Tolerability of N-chlorotaurine in chronic rhinosinusitis applied via yamik catheter

Auris Nasus Larynx. 2005 Dec;32(4):359-64. doi: 10.1016/j.anl.2005.05.006. Epub 2005 Jul 22.


Objectives: A rational approach in the treatment of chronic rhinosinusitis (CRS) is the intranasal application of antiseptic agents, due to the pathogenetic role of bacteria and fungi. N-Chlorotaurine (NCT), a mild endogenous oxidant with broad-spectrum antimicrobial activity, has been tested for the first time in CRS.

Methods: This one-arm phase IIa clinical study is the first step in the clinical development of this promising substance for local therapy of CRS. The nasal and paranasal cavities of 12 patients were rinsed with 10-20 ml of 1% aqueous NCT solution, applied via a novel catheter system (YAMIK). Treatment consisted of three lavages per week for 4 weeks.

Results: NCT caused neither alterations of the mucosa nor burning pain during application. Nevertheless, the insertion of the catheter, the insufflation of the posterior cuff and the overpressure inside the sinuses after infiltration led to moderate pain in some patients. Mucosal swelling decreased in all subjects, nasal breathing could be improved in nine patients and impaired olfaction in seven. Polyps did not disappear within the 1-month period of the study.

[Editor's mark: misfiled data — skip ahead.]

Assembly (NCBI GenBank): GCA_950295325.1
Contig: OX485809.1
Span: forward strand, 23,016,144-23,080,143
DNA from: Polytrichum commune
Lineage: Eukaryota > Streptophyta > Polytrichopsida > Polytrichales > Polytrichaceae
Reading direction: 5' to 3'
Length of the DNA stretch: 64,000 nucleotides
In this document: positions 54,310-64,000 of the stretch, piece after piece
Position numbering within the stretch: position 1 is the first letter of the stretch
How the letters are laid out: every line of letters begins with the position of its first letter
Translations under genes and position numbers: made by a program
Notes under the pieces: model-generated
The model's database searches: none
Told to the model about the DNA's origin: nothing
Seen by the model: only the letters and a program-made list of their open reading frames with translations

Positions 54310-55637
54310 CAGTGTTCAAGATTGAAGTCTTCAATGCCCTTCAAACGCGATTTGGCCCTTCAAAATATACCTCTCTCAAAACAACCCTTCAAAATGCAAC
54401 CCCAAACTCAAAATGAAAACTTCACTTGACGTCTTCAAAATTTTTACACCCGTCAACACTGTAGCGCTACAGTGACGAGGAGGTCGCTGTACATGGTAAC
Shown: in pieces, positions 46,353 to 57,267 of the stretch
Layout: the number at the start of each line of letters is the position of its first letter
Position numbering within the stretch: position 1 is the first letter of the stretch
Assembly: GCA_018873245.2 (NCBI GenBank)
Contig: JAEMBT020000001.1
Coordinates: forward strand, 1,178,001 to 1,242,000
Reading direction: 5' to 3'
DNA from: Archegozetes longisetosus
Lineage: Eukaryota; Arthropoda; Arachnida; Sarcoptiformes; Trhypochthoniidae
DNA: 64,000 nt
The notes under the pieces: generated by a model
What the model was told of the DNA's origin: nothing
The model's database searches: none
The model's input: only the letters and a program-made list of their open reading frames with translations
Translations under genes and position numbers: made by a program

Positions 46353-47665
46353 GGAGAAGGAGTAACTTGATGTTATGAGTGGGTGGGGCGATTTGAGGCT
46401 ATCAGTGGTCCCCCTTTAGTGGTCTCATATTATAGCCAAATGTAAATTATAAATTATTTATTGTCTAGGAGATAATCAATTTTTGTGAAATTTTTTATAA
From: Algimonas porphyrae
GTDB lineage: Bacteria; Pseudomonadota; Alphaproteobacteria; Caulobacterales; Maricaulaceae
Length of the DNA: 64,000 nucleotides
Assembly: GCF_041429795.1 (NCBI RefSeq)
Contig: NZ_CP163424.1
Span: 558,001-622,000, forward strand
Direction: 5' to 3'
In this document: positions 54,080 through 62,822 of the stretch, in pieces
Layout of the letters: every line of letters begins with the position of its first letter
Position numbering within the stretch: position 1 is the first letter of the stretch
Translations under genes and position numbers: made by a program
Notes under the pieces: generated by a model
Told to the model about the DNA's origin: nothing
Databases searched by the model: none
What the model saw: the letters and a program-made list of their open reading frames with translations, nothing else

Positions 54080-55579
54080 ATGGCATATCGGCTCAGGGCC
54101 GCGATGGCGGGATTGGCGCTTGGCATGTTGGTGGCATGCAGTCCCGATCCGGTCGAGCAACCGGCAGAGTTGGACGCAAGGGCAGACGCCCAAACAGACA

Conclusions: The good tolerability and possible beneficial effects of NCT encourage its further investigation in CRS. Despite some limitations the YAMIK catheter proved to be a convenient and safe device for rinsing the nasal and paranasal sinuses.

Publication types

  • Clinical Trial, Phase II
  • Research Support, Non-U.S. Gov't

MeSH terms

  • Adult
  • Anti-Infective Agents / administration & dosage*
  • Catheterization / instrumentation
  • Chronic Disease
  • Female
  • Humans
  • Male
  • Middle Aged
  • Sinusitis / drug therapy*
  • Spectrophotometry
  • Taurine / administration & dosage
  • Taurine / analogs & derivatives*
  • Therapeutic Irrigation


  • Anti-Infective Agents
  • Taurine
  • N-chlorotaurine